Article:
An overly episodic story that still captures the fear, excitement, and eroticism of a young lesbian’s awakening in the 1940s.

Juliana

VOL 1: 1941-1944

In this debut historical novel, a girl seeks stardom on Broadway but instead discovers unexpected feelings when she meets a charismatic lesbian singer.

Alice “Al” Huffman has just graduated from high school in June 1941. She and her best friend, Aggie Wright, giddily depart the potato fields of Long Island for New York City, following their boyfriends Danny Boyd and Dickie Dunn. They all plan to act on Broadway except for Danny, who wants to write novels. For Al, moving is also a chance “to start my life away from the mother who tried to kill me” and to see new sights, such as celebrities and “real homosexuals.” The foursome’s prospects brighten when they meet Broadway producer Maxwell P. Harlington III, who offers his services. Soon, Al is intrigued and unsettled by Juliana Styles, a singer whose voice sounds “like warm milk slipping down the whole of my body,” but she tries to block out such thoughts. She believes that marrying Danny will give her security—but then she discovers Danny naked in Max’s apartment, and soon after, she has an encounter with Juliana, which results in Al’s first orgasm. Wartime brings changes to the foursome’s relationship, and Al’s misgivings about exploring her sexuality deepen. As the book ends, Al has new hopes, both for her producing career and for her relationship with Juliana. Playwright Vanda (The Forgetting Curve, 2014, etc.) offers a well-researched, richly textured look at LGBTQ life in 1940s New York City, a time when women could get into trouble just for wearing trousers. She gives a good sense of the gay world’s sub rosa signals, codes, secret celebrities, and in-jokes. Her dialogue, fittingly for a playwright, is sharp and does much to aid characterization and add historical flavor; for example, unsophisticated Al expresses her reactions to an erotic explosion with “Oh, gosh, gosh, oh, gosh, gosh.” However, the plot largely lacks structure; important encounters often happen by chance, and many events could have been shaped and condensed to greater effect.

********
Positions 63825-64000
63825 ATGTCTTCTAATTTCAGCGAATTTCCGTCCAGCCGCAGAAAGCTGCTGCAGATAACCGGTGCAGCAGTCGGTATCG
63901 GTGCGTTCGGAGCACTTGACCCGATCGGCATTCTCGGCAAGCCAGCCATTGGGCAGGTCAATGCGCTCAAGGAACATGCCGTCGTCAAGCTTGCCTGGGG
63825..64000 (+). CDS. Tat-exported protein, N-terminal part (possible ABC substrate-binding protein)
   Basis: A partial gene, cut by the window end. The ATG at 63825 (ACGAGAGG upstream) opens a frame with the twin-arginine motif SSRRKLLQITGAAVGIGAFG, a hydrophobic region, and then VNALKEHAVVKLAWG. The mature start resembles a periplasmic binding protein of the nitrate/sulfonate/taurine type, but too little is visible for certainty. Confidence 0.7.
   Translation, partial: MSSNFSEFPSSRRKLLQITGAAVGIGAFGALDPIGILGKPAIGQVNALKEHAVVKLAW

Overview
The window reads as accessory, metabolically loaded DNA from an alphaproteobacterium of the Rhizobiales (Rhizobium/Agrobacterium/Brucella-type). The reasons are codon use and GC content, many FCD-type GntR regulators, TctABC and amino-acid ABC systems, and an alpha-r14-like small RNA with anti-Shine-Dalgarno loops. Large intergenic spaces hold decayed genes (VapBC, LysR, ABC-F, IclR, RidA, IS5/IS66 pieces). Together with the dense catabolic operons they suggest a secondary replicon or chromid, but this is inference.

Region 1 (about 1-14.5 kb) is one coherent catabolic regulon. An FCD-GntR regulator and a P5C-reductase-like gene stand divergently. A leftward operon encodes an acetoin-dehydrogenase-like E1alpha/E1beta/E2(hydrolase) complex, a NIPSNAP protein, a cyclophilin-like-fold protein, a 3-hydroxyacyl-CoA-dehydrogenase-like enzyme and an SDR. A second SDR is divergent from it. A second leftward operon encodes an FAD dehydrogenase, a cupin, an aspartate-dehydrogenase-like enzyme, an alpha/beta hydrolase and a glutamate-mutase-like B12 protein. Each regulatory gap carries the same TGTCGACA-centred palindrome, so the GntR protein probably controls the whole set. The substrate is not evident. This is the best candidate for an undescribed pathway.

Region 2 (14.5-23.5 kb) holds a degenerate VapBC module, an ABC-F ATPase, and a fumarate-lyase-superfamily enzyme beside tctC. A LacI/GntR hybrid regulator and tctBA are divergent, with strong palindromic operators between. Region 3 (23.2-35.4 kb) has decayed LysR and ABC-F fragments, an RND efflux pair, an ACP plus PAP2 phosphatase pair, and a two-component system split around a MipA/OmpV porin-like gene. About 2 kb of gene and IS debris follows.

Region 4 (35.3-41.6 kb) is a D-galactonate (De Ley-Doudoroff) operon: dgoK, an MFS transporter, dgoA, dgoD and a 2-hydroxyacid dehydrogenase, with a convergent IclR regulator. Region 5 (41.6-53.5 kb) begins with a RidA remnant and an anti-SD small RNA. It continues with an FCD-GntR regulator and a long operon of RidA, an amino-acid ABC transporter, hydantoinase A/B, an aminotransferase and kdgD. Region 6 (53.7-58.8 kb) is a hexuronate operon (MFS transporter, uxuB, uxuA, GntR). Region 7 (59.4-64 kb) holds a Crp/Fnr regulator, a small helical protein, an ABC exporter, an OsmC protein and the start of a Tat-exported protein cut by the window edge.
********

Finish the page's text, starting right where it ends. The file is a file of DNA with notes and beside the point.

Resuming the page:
An overly episodic story that still captures the fear, excitement, and eroticism of a young lesbian’s awakening in the 1940s.

Pub Date: Feb. 1, 2016

ISBN: 978-1-5137-0221-6

Page Count: 376

Publisher: Booktrope Editions

Review Posted Online: March 31, 2016

Kirkus Reviews Issue: June 1, 2016

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Nothing original, but in Hilderbrand’s hands it’s easy to get lost in the story.

BAREFOOT

Privileged 30-somethings hide from their woes in Nantucket.

Hilderbrand’s saga follows the lives of Melanie, Brenda and Vicki. Vicki, alpha mom and perfect wife, is battling late-stage lung cancer and, in an uncharacteristically flaky moment, opts for chemotherapy at the beach. Vicki shares ownership of a tiny Nantucket cottage with her younger sister Brenda. Brenda, a literature professor, tags along for the summer, partly out of familial duty, partly because she’s fleeing the fallout from her illicit affair with a student. As for Melanie, she gets a last minute invite from Vicki, after Melanie confides that Melanie’s husband is having an affair. Between Melanie and Brenda, Vicki feels her two young boys should have adequate supervision, but a disastrous first day on the island forces the trio to source some outside help. Enter Josh, the adorable and affable local who is hired to tend to the boys. On break from college, Josh learns about the pitfalls of mature love as he falls for the beauties in the snug abode. Josh likes beer, analysis-free relationships and hot older women. In a word, he’s believable. In addition to a healthy dose of testosterone, the novel is balanced by powerful descriptions of Vicki’s bond with her two boys. Emotions run high as she prepares for death.

Nothing original, but in Hilderbrand’s hands it’s easy to get lost in the story.

Pub Date: July 2, 2007

ISBN: 978-0-316-01858-6

Page Count: 352

Publisher: Little, Brown

Review Posted Online: June 24, 2010

Kirkus Reviews Issue: May 15, 2007

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More about grief and tragedy than romance.

FRIENDS FOREVER

Five friends meet on their first day of kindergarten at the exclusive Atwood School and remain lifelong friends through tragedy and triumph.

When Gabby, Billy, Izzie, Andy and Sean meet in the toy kitchen of the kindergarten classroom on their first day of school, no one can know how strong the group’s friendship will remain. Despite their different personalities and interests, the five grow up together and become even closer as they come into their own talents and life paths. But tragedy will strike and strike again. Family troubles, abusive parents, drugs, alcohol, stress, grief and even random bad luck will put pressure on each of them individually and as a group. Known for her emotional romances, Steel makes a bit of a departure with this effort that follows a group of friends through young adulthood. But even as one tragedy after another befalls the friends, the impact of the events is blunted by a distant narrative style that lacks emotional intensity. 

More about grief and tragedy than romance.

Pub Date: July 24, 2012

ISBN: 978-0-385-34321-3

Page Count: 322

Publisher: Delacorte

Review Posted Online: Nov. 14, 2012

Kirkus Reviews Issue: Dec. 1, 2012

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